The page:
Adobe kills the Flash

Wait, not that Flash.

Adobe Systems has announced that it is finally putting an end to Flash Player, its multimedia software plugin. Specifically, the company will stop updating and distributing it at the end of 2020, and start encouraging content creators to migrate any existing Flash content to other platforms, Adobe says in a July 25 press release.

“Several industries and businesses have been built around Flash technology – including gaming, education and video – and we remain committed to supporting Flash through 2020, as customers and partners put their migration plans into place,” it adds. “Looking ahead, Adobe will continue to provide the best tools and services for designers and developers to create amazing content for the web.”

The company points to the maturing of open standards like HTML5, WebGL, and WebAssembly over the last several years as the reason for this decision.

“Over time, we’ve seen helper apps evolve to become plugins, and more recently, have seen many of these plugin capabilities get incorporated into open web standards. Today, most browser vendors are integrating capabilities once provided by plugins directly into browsers and deprecating plugins,” Adobe explains.

The company says it will continue to support Flash on “a number of major [operating systems] and browsers” that currently support Flash content through regular security patches, maintenance, added features, and browser compatibility.

Adobe says that it will “remain at the forefront of leading the development of new web standards and actively participate in their advancement,” pointing to the HTML5 standard and the WebAssembly Community Group as its continued commitments.

It also reaffirms its commitments to partners like Apple, Facebook, Google, Microsoft, and Mozilla, who each issued a statement of their own on the news.

“Apple users have been experiencing the web without Flash for some time,” says Apple’s WebKit team in a July 25 blog post. “iPhone, iPad, and iPod Touch never supported Flash. For the Mac, the transition from Flash began in 2010 when Flash was no longer pre-installed… The WebKit Project is excited about the future of the open web.”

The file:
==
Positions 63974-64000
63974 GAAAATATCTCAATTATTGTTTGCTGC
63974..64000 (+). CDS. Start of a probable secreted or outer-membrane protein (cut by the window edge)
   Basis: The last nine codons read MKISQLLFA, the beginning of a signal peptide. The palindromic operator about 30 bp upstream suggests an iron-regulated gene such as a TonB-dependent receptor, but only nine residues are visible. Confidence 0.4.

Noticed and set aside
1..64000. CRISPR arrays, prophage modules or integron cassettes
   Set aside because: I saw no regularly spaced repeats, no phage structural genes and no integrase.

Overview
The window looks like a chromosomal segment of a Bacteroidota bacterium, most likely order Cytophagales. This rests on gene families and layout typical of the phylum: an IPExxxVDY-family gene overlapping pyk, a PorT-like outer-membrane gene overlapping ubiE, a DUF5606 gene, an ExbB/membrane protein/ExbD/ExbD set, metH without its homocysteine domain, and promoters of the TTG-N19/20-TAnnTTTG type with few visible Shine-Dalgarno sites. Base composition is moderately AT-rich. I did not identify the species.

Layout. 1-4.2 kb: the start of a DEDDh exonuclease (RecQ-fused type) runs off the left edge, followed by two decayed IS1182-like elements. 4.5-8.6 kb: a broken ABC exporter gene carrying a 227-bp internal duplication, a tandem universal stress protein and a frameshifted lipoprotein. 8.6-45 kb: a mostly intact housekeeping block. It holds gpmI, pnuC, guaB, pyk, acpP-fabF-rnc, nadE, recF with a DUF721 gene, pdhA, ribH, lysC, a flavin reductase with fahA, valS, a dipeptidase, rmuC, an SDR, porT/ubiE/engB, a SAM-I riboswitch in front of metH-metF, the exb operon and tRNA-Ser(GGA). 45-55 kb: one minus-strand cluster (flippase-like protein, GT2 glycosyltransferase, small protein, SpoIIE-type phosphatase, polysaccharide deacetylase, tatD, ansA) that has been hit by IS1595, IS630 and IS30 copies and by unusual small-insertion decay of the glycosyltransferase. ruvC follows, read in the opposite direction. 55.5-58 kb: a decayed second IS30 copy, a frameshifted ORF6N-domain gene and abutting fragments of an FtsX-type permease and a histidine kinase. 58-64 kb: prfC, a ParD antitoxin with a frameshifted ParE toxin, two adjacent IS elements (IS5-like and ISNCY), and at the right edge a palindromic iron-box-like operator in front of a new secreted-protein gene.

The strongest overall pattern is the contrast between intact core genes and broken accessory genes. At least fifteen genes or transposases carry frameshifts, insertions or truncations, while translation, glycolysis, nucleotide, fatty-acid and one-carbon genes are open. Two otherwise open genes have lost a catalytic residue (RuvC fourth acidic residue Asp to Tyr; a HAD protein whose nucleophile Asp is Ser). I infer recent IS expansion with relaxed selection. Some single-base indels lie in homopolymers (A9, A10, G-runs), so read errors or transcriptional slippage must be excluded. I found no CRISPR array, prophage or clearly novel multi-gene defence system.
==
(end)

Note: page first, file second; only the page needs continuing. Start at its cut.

Facebook echoes these thoughts in a statement of their own, advising developers to follow migration timelines set by browsers, such as Google’s plans to introduce full click-to-play (where a site asks for permission to run Flash) for Flash-based content on Chrome in the summer of 2018.

“As open web standards like WebGL and HTML5 rapidly advanced to offer many of the web game development capabilities provided by Flash, it became clear that Flash’s lifespan was limited,” writes Jakub Pudelek, partner engineering manager at the social media giant. “Today’s news marks the continued evolution of web and desktop gaming, and we’re committed to working with developers to preserve their gaming experiences on Facebook.”

Google expresses its support of Adobe’s announcement, clarifying that it will remove Flash completely from Chrome toward to end of 2020. The company started phasing in Flash click-to-play on certain sites in 2016, and assures users “shouldn’t notice much of a difference” as it slowly disables Flash.

Microsoft adds that it will phase out support for Flash in Microsoft Edge and Internet Explorer ahead of the 2020 deadline, offering a complete schedule on how that journey will progress.

Through the end of 2017 and into 2018, Microsoft Edge will continue to ask permission to run Flash on most sites the first time they are visited and will remember the users preference on subsequent visits, while Internet Explorer will not require any special permissions.

In mid-to-late 2019, Edge will need permission each session, and by mid-to-late 2019, both Edge and Explorer will have Flash disabled by default. Flash can be re-enabled in both browsers at this time, Microsoft says, but its use will need permission. By 2020, users will not have the ability to enable Flash.

“We look forward to continuing to work with Adobe and our industry partners on enriching the open web without the need for plug-ins,” says John Hazen, principal program manager lead at Microsoft Edge.

Mozilla expands on this, saying “reducing Flash usage now is an important part of making the web and Firefox better together, and [we] will support the end of Flash in 2019 and 2020.”

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Mandy Kovacs
Mandy Kovacs
Mandy is a lineup editor at CTV News. A former staffer at IT World Canada, she's now contributing as a part-time podcast host on Hashtag Trending. She is a Carleton University journalism graduate with extensive experience in the B2B market. When not writing about tech, you can find her active on Twitter following political news and sports, and preparing for her future as a cat lady.

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